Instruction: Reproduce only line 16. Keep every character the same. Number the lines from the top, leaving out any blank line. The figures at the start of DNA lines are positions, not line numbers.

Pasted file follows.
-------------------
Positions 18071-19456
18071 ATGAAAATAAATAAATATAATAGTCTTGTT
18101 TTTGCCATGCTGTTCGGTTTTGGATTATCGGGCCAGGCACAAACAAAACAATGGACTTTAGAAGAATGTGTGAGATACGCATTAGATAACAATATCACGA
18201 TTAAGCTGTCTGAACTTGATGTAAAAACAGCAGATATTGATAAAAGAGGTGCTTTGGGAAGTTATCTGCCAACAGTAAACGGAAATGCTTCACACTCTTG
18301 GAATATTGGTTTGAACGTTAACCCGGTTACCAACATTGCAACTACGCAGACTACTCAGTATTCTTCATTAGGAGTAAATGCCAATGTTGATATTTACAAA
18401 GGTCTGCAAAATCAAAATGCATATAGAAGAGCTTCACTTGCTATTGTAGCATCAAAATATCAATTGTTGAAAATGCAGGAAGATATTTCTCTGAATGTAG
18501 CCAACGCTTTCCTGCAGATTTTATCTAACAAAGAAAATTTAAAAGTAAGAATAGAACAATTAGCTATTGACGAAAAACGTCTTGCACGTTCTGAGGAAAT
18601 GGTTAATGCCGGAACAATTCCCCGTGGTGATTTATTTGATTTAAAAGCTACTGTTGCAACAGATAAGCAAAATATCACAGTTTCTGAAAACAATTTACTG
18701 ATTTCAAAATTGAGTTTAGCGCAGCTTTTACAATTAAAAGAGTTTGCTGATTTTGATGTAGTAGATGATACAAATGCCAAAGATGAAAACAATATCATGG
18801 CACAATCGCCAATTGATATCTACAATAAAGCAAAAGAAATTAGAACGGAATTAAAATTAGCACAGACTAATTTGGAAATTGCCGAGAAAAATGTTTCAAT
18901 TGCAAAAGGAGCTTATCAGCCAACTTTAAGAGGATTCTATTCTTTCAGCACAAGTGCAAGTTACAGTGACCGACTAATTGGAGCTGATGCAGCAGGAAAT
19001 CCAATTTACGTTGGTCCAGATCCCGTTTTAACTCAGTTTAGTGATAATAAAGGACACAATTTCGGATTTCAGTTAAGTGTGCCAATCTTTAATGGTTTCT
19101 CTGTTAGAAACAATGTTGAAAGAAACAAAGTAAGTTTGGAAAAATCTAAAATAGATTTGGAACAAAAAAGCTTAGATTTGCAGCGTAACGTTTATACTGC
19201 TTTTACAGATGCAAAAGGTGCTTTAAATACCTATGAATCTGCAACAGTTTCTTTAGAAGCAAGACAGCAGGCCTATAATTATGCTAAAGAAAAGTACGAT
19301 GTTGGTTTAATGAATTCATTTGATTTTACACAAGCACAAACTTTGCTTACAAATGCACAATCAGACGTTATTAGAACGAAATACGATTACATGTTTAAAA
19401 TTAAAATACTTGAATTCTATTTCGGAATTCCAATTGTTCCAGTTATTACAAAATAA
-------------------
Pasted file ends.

19401 TTAAAATACTTGAATTCTATTTCGGAATTCCAATTGTTCCAGTTATTACAAAATAA